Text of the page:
command 1: cat file1 > file2 (success)
command 2: file2 < cat file1 (cat : No such file or directory)

I just wanted to know the general syntax of output and input redirections.
If redirection can happen to file or stream, why command 2 fails?

  • command 2 is not valid: file2 is the "executable" and your try to send it cat as input. What do you actual want to do? – cylgalad Feb 23 '18 at 8:27
  • 1
    Also basic shell stuff: > sends output to a file, < uses a file as input. – cylgalad Feb 23 '18 at 8:33
  • @cylgalad Got it now. Please put the second comment as answer. – Prem Feb 23 '18 at 8:37
  • @cylagad The command is not invalid (if file2 is a script), but it's not the same as the first one. – Kusalananda Feb 23 '18 at 9:12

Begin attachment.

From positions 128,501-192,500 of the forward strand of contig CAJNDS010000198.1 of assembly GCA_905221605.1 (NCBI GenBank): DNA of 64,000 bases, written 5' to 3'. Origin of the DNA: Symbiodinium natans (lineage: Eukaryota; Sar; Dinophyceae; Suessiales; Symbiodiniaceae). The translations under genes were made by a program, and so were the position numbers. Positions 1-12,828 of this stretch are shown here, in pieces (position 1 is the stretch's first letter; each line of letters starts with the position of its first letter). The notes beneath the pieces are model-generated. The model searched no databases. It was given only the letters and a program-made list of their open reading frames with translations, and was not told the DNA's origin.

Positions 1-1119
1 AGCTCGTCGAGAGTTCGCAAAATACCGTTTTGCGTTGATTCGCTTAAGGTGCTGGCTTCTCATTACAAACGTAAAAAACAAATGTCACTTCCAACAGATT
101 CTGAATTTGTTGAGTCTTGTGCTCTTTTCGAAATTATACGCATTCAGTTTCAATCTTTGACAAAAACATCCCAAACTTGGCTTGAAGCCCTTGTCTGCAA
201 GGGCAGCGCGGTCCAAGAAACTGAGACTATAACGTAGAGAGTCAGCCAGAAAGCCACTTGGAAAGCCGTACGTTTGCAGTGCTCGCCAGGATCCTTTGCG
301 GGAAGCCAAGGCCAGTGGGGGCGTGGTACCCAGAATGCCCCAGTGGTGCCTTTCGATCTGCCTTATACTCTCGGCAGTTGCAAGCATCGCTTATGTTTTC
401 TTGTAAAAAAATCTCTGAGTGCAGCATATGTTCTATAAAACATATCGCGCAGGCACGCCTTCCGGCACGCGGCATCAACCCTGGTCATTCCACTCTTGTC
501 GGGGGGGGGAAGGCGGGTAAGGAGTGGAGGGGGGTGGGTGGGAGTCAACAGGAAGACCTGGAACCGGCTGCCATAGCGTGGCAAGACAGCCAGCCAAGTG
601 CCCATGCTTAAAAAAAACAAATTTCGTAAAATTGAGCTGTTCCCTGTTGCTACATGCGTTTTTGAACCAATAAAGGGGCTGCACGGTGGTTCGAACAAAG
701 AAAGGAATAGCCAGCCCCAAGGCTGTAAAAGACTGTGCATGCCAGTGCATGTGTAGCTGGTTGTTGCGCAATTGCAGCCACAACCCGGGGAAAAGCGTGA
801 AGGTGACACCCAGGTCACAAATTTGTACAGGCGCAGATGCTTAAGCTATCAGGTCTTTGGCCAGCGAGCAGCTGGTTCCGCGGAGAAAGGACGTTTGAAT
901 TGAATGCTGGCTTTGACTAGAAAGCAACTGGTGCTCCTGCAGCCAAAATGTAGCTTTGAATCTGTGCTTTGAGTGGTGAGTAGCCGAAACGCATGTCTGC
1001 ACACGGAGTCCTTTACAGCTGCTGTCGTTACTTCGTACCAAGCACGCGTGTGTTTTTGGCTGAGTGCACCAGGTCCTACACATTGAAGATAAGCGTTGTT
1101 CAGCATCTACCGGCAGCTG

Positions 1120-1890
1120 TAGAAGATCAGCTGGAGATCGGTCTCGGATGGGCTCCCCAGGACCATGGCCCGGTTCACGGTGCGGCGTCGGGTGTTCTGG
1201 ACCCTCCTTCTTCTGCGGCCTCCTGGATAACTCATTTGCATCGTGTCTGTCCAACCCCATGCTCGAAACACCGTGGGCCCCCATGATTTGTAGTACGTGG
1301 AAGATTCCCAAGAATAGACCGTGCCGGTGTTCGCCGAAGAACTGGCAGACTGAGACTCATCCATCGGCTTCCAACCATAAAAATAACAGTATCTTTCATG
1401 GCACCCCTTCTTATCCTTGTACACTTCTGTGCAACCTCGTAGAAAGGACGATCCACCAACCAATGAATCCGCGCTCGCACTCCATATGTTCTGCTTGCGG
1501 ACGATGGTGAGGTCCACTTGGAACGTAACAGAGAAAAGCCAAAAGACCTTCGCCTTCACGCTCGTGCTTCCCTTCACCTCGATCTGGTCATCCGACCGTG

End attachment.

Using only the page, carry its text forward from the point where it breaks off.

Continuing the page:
The redirection in

cat file1 >file2

is an output redirection, while < specifies an input redirection.

The line

file2 < cat file1

is the same as

file2 file1 <cat

(it does not matter much where the redirection actually occurs as it's handled by the shell in its own parsing step and then removed from the actual command) which means "run file2 with file1 as argument, and redirect the standard input from the file cat".

The error comes from the shell trying to open cat as a file in the current directory. The error occurs before the shell tries to run the command file2.

Related: How is this command legal ? "> file1 < file2 cat"

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